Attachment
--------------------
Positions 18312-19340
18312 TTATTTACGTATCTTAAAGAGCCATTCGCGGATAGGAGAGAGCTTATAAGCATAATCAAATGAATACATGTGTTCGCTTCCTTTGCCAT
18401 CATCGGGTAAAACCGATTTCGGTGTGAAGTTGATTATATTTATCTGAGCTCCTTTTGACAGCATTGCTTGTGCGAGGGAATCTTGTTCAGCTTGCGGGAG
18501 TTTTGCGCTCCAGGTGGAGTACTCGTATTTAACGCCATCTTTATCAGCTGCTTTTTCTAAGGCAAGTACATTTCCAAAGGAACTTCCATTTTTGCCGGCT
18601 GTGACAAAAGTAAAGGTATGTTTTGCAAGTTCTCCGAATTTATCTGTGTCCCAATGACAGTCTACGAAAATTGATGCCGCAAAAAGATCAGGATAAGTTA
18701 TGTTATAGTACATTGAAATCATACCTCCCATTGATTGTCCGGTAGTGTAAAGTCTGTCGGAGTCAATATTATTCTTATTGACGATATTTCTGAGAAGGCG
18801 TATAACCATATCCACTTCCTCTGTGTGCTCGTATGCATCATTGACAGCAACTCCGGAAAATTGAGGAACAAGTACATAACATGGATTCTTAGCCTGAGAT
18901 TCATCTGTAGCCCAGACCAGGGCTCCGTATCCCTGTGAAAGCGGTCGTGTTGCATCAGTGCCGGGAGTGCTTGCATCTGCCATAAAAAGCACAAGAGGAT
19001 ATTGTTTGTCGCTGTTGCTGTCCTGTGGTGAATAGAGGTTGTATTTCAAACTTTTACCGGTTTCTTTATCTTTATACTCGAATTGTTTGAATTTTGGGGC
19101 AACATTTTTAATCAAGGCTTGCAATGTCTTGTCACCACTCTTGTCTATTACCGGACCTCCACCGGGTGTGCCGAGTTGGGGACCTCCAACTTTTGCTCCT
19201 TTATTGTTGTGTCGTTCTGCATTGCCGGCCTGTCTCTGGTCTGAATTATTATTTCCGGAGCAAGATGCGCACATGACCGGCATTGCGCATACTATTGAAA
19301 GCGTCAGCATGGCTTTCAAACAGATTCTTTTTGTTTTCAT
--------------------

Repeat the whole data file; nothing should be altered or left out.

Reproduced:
Positions 18312-19340
18312 TTATTTACGTATCTTAAAGAGCCATTCGCGGATAGGAGAGAGCTTATAAGCATAATCAAATGAATACATGTGTTCGCTTCCTTTGCCAT
18401 CATCGGGTAAAACCGATTTCGGTGTGAAGTTGATTATATTTATCTGAGCTCCTTTTGACAGCATTGCTTGTGCGAGGGAATCTTGTTCAGCTTGCGGGAG
18501 TTTTGCGCTCCAGGTGGAGTACTCGTATTTAACGCCATCTTTATCAGCTGCTTTTTCTAAGGCAAGTACATTTCCAAAGGAACTTCCATTTTTGCCGGCT
18601 GTGACAAAAGTAAAGGTATGTTTTGCAAGTTCTCCGAATTTATCTGTGTCCCAATGACAGTCTACGAAAATTGATGCCGCAAAAAGATCAGGATAAGTTA
18701 TGTTATAGTACATTGAAATCATACCTCCCATTGATTGTCCGGTAGTGTAAAGTCTGTCGGAGTCAATATTATTCTTATTGACGATATTTCTGAGAAGGCG
18801 TATAACCATATCCACTTCCTCTGTGTGCTCGTATGCATCATTGACAGCAACTCCGGAAAATTGAGGAACAAGTACATAACATGGATTCTTAGCCTGAGAT
18901 TCATCTGTAGCCCAGACCAGGGCTCCGTATCCCTGTGAAAGCGGTCGTGTTGCATCAGTGCCGGGAGTGCTTGCATCTGCCATAAAAAGCACAAGAGGAT
19001 ATTGTTTGTCGCTGTTGCTGTCCTGTGGTGAATAGAGGTTGTATTTCAAACTTTTACCGGTTTCTTTATCTTTATACTCGAATTGTTTGAATTTTGGGGC
19101 AACATTTTTAATCAAGGCTTGCAATGTCTTGTCACCACTCTTGTCTATTACCGGACCTCCACCGGGTGTGCCGAGTTGGGGACCTCCAACTTTTGCTCCT
19201 TTATTGTTGTGTCGTTCTGCATTGCCGGCCTGTCTCTGGTCTGAATTATTATTTCCGGAGCAAGATGCGCACATGACCGGCATTGCGCATACTATTGAAA
19301 GCGTCAGCATGGCTTTCAAACAGATTCTTTTTGTTTTCAT